Twenty years ago this month, Jay Shearer and I entered 2123B First Ave. N. to ready the empty warehouse to receive a truckload of stainless steel.

We knew we were going to make beer but we really had no idea how fun and challenging it would be.  Success is tough to define, but I think a fair measure is how good it feels to know so many nice people, and to feel so included in our community.

And we feel good, so we’re having a customer appreciation weekend in celebration of our 20th anniversary on Friday and Saturday, Oct. 14-15. Friday will feature an open-mic exhibition assembled by David Cleaves.  Saturday will feature a free show by The Savages, a new band made up of experienced rockers: Marco Castro, Clay Green, A.J. Miller and Scott Morales.

George Moncure, left, and Jay Shearer with their shiny new brewery equipment, back in 1996.

Photo courtesy of George Moncure

George Moncure, left, and Jay Shearer with their shiny new brewery equipment, back in 1996.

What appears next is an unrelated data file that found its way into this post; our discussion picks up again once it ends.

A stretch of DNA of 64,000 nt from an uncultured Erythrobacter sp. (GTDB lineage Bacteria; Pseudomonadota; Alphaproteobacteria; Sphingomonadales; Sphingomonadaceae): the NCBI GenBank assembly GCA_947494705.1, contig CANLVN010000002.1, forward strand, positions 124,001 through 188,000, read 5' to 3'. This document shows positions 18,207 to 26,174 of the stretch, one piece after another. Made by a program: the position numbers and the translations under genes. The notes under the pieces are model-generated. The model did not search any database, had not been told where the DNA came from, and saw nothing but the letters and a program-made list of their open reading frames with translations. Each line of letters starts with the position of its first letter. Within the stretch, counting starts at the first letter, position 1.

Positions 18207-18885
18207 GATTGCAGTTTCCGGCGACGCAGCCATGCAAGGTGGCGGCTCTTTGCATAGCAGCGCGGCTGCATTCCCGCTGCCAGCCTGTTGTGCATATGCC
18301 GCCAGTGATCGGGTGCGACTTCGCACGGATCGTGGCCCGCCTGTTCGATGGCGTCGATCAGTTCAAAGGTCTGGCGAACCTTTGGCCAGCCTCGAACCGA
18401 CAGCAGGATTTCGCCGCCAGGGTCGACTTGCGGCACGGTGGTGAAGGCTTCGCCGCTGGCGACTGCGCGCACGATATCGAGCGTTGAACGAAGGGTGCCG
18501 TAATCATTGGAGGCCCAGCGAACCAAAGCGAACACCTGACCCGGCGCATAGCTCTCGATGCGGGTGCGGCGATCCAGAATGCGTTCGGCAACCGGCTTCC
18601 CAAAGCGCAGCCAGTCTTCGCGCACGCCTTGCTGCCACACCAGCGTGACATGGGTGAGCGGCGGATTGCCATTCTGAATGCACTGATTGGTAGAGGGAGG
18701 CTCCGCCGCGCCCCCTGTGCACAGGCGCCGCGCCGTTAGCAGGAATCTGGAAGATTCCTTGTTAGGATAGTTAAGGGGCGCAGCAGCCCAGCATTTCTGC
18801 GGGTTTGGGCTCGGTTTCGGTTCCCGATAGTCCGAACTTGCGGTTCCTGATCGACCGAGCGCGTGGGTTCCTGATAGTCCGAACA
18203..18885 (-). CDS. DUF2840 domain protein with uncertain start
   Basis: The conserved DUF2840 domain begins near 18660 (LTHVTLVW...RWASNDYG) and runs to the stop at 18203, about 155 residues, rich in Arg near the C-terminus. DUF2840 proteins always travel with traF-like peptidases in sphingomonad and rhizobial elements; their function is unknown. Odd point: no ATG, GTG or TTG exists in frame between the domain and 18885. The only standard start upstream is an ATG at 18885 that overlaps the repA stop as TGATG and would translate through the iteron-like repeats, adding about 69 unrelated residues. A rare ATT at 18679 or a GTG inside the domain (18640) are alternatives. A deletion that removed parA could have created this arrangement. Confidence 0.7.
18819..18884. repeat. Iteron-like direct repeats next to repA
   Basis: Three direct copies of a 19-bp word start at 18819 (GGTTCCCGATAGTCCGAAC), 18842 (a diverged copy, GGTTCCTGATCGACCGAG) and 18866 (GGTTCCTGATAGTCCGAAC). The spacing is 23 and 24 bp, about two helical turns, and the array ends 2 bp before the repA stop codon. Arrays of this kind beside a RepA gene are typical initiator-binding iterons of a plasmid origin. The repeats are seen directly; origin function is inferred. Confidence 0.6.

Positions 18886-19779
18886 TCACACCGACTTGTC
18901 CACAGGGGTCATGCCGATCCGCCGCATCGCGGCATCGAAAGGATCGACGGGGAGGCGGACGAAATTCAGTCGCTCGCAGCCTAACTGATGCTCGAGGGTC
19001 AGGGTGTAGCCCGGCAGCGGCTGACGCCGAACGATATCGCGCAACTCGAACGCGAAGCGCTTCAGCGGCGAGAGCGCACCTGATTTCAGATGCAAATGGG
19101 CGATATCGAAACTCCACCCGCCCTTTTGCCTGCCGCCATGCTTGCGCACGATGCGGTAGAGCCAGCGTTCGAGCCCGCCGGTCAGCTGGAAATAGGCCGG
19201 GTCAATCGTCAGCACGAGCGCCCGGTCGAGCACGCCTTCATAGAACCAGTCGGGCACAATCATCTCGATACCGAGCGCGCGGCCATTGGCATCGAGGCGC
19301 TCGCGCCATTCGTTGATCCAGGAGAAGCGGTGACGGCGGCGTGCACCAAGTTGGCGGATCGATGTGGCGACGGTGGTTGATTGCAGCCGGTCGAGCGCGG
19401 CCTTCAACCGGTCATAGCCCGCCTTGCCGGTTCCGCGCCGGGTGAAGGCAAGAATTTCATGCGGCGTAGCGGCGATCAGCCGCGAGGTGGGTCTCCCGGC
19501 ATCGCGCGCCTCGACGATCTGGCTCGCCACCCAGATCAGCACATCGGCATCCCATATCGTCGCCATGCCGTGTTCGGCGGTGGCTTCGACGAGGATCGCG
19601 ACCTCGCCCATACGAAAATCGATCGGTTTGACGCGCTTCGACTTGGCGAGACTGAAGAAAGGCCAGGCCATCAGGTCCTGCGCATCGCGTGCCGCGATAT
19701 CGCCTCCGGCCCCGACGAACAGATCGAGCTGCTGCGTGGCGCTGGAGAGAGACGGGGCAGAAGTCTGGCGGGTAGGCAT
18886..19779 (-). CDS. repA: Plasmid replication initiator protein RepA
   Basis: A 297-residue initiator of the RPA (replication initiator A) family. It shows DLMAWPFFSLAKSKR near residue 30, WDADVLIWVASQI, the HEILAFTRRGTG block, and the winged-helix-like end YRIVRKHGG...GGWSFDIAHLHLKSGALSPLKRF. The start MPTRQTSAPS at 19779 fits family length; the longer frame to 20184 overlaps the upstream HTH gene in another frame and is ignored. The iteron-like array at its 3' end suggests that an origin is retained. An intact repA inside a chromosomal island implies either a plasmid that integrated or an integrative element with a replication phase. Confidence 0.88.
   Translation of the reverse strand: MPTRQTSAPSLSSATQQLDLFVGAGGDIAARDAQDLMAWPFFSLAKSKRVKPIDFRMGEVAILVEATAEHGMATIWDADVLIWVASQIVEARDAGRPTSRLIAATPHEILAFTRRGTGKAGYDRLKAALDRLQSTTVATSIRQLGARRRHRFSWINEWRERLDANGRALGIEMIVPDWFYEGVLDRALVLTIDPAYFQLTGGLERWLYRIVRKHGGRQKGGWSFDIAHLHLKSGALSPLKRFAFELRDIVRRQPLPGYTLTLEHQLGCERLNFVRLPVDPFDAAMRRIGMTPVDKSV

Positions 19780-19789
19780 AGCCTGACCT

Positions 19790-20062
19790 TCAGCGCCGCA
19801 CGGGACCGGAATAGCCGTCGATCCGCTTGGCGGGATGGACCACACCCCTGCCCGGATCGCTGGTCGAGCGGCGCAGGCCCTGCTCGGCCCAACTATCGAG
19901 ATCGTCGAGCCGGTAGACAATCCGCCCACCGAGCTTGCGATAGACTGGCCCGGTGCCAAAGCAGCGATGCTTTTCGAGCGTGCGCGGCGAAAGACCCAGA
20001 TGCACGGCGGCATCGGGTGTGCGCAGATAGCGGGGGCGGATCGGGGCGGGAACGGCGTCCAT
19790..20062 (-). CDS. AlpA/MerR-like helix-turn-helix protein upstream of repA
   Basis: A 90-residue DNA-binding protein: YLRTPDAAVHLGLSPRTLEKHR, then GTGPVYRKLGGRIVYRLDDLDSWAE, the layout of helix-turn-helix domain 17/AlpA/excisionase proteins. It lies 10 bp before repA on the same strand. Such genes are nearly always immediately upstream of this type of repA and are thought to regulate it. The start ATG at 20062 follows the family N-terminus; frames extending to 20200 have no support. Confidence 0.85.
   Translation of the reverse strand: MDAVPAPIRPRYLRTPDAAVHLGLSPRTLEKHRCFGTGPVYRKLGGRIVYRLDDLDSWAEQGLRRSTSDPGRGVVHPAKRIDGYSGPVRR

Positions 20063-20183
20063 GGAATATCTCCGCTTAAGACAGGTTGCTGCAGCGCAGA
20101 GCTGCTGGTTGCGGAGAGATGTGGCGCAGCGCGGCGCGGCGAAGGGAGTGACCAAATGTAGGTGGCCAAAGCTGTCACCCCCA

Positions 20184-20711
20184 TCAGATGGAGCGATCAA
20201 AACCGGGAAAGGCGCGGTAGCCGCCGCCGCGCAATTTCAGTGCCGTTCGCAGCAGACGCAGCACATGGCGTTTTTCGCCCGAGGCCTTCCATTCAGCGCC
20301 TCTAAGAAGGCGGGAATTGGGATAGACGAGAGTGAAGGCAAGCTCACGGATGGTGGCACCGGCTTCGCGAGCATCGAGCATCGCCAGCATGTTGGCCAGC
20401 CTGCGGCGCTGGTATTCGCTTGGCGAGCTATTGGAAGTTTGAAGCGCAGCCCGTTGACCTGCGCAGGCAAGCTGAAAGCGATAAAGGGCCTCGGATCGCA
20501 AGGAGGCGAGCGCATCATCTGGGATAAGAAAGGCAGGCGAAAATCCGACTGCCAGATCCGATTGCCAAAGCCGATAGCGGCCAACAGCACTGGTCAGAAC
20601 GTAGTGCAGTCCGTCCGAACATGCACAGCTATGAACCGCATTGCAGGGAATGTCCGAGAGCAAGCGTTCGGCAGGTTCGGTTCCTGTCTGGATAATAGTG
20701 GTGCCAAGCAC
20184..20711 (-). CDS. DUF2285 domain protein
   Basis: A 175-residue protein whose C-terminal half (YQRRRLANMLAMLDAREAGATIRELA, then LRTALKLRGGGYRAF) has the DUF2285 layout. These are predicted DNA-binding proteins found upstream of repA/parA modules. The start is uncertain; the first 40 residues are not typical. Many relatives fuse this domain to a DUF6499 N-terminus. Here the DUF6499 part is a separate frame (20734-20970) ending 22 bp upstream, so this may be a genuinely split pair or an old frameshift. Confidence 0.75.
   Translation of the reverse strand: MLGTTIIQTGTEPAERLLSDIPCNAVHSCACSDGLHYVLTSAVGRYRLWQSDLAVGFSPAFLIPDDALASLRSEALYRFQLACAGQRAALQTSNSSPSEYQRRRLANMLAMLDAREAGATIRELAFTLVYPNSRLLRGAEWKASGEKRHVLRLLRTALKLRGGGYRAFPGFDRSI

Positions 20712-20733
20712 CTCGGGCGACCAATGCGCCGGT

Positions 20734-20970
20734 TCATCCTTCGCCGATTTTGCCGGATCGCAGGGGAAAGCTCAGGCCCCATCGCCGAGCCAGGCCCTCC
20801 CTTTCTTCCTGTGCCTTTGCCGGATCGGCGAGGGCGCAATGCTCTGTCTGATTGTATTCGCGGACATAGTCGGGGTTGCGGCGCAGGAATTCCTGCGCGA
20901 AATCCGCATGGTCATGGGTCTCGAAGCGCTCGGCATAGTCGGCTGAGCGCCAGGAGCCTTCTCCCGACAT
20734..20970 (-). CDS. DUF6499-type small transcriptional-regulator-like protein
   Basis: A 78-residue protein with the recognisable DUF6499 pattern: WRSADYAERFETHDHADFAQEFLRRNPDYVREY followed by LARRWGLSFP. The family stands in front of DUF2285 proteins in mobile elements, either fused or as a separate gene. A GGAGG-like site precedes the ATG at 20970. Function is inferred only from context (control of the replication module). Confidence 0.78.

Knowing history is as valuable as pondering the future, so here are some tidbits about the Garage at Yellowstone Valley Brewing Co.:

Billings’ First Taproom: Himmelberger Brewing was Billings’ first microbrewery, but YVB was the first tap room. Montana Brewing Co. is actually a restaurant that is adjacent to the brewery, Billings Brewing Co, which never had a tap room.

Not Legal to Sell Beer: It was not legal to sell beer in a brewery tap room when we started, so our serving accommodations were diminutive at best.  But word got out that there was “Free Beer Friday” and soon lines formed. It wasn’t until Dennis Himmelberger and others successfully revised the law in 1999 that we able to charge for a pint of beer. When I see all the new brewery start-ups and their retail revenues, I always think of how much we gave away for several years.

First Brewery Live Music Venue: It was Free Beer Friday when I stepped over to the guy whose face I recognized from his City Lights column, Ed Kemmick.  We chatted for a moment and then he said he was in a little garage band called The Longtime Lonesome Dogs. He wondered if they could play at the Garage sometime.

I never imagined any negative ramifications about music in the tap room, and live music at YVB started right then with a, “Sure Ed, that sounds fine with me.”  Soon after, D’Tective and the Tyler Burnett bands were playing … and we know the rest of the tune. (Hackles were raised over live music by some tavern owners but that passed, and many taverns have live music today.)